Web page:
Nuclear power plant in France
The false claims come amid a renewed debate about nuclear power in Australia. Image by EPA PHOTO

Claims European countries are ‘abandoning’ renewables don’t add up

Tom Wark June 24, 2024

Sweden, France, Finland, the UK and Germany have abandoned renewable energy.


False. All five countries are expanding their renewable energy output and consumption.

AAP FACTCHECK – Australian energy debates have sparked fresh claims that five European nations have slashed electricity prices by three-quarters by abandoning renewables for nuclear energy.

This is false. Sweden, France, Finland, the UK, and Germany have increased their generation and consumption of renewable energy, and plan to expand wind, solar, and hydropower output.

The claim originates in an X post, which reads: “Sweden, France, Finland, UK and Germany have reduced their electricity prices by 75% by abandoning renewables and switching to nuclear”.

Facebook posts, many mentioning Australian Energy Minister Chris Bowen referring to the prospect of nuclear power as a “joke”, repeat the claim.

An X post falsely claiming five nations have ditched renewables.
 The five countries have increased their use of renewables, not abandoned them. 

France, Sweden and the UK are exploring plans for new nuclear power projects, and Finland brought a new nuclear power plant online last year.

But the most recent data from the International Energy Agency (IEA) shows that none of the five nations have abandoned renewables.

Each has substantially increased the proportion of solar, wind, and hydroelectric electricity generation and consumption since 2000.

The IEA reports that in Sweden, renewables accounted for 68 per cent of electricity generation in 2022, up from 57 per cent in 2000.

France, which hosts the world’s second-largest nuclear power fleet, almost doubled the renewables share of electricity output to 24.5 per cent, over the same period.

Finland’s renewables share increased from a third to more than half, the UK’s surged from 3.0 per cent to 42 per cent and Germany’s jumped from 6.0 per cent to 43 per cent.

Made with Flourish

The IEA’s most recent public data also shows that the share of renewables in final energy consumption increased in all five nations between 2000 and 2020.

Sweden’s share rose from 40 per cent to 58 per cent, France’s lifted from 9.0 per cent to 16 per cent, Finland’s also increased from 32 per cent to 47 per cent, the UK’s share leapt from 1.0 per cent to 13 per cent and Germany’s jumped from 4.0 per cent to 18 per cent.

Made with Flourish

Sweden’s parliament passed laws in June 2023 allowing it to expand nuclear power generation to meet its emissions targets.

However, Swedish Climate and the Environment Minister Romina Pourmokhtari’s office says the claim that the Nordic country has abandoned renewables is “not correct.”

“We need to expand power production vigorously until 2045 – so we need much more wind power, much more solar energy and much more nuclear power,” the minister’s press secretary Niki Westerberg told AAP FactCheck.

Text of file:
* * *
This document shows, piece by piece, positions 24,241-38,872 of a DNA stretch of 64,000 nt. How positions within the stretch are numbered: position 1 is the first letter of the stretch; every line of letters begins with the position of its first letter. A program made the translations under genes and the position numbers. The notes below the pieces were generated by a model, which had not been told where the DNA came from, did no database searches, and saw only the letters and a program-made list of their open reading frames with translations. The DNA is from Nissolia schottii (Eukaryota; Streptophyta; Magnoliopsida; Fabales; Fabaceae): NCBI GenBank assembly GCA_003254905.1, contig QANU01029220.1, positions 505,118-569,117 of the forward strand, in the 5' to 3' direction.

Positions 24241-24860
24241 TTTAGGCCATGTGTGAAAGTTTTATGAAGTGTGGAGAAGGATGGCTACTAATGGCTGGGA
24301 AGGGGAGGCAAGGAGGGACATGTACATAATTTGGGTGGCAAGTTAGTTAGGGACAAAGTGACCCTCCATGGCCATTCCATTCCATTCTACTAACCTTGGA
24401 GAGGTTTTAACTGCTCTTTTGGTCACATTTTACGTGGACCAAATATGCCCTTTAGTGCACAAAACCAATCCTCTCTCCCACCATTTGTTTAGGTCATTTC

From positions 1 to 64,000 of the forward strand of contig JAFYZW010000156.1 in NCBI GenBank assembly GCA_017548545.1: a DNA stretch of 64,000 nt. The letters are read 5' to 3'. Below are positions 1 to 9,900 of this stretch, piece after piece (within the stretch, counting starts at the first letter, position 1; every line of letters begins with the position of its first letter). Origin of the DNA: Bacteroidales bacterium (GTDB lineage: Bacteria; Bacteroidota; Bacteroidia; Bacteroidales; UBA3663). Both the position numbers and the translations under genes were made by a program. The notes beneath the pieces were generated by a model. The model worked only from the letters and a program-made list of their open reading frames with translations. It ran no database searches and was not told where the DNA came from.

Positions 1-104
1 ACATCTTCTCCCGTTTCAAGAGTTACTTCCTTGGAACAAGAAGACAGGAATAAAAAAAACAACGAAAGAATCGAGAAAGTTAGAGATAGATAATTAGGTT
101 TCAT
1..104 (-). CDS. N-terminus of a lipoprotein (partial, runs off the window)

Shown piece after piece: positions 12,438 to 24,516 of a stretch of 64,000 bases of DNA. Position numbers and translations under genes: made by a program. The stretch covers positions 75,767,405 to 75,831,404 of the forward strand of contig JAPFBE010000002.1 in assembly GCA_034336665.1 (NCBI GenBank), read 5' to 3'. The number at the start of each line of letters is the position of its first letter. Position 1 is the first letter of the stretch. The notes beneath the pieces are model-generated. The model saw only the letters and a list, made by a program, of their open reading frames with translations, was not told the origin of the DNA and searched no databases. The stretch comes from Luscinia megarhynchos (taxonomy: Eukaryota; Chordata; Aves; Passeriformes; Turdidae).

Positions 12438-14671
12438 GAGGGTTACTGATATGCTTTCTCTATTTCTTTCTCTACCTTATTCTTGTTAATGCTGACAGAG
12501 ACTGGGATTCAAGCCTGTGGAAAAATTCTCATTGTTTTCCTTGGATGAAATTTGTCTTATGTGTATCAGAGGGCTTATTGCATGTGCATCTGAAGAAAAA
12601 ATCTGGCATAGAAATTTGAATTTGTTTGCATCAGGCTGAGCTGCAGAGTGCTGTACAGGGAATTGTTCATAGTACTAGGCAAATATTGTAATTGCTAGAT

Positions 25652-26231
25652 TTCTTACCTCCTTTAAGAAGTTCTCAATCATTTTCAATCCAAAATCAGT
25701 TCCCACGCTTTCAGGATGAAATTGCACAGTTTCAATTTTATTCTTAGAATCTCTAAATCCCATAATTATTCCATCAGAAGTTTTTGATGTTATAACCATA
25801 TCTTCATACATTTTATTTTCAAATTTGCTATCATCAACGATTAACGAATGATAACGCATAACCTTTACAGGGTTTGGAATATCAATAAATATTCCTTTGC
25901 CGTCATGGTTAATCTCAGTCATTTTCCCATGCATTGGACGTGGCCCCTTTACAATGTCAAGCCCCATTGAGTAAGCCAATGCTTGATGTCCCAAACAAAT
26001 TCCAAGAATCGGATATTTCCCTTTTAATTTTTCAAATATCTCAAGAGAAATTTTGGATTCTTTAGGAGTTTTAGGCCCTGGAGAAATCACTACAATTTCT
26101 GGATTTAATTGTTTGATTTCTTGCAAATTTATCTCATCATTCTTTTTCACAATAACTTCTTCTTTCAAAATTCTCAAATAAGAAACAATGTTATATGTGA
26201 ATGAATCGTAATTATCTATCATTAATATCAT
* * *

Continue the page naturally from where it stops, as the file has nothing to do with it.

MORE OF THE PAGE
The French government is legally obligated to lift the share of renewable energy in total consumption, although it is promoting a draft energy sovereignty bill lacking renewable targets.

The country’s parliament in February 2023 passed a law to help streamline the deployment of renewable energy projects.

Surging solar and wind farm output in mid-June pushed electricity prices into the negative in France, leading to some nuclear plants being powered down.

Finland’s Ministry of Economic Affairs and Employment confirmed that the country has no plan to ditch renewables.

“In fact, the share of renewables in power generation have increased fast and the development will remain strong in the future,” the ministry’s deputy director-general of renewable energy Pekka Gronlund told AAP FactCheck.

Fog floats over a German village with wind turbine in the background.
 Just like the other four countries, Germany plans to continue to expand renewable energy. 

The UK is in an election campaign, but both major parties are committed to expanding renewable energy capacity.

In its election manifesto (Page 48), the incumbent Conservative party has pledged to treble offshore wind capacity in the next term of parliament, while Labour is promising to double onshore wind, triple solar power, and quadruple offshore wind capacity by 2030.

German Economic Affairs and Climate Action Minister Robert Habeck says his country is making significant progress toward expanding renewables.

“More than half of our electricity now comes from renewables thanks to the expansion of wind and solar power and the electricity grid. Momentum is picking up in all these areas and it’s important now to keep it up,” Dr Habeck said in a statement on April 26, 2024.

The Verdict

The claim that Sweden, France, Finland, the UK and Germany have abandoned renewable energy is false.

All five countries have increased their generation and consumption of renewable energy and plan to expand wind, solar, and hydropower output.

False – The claim is inaccurate.

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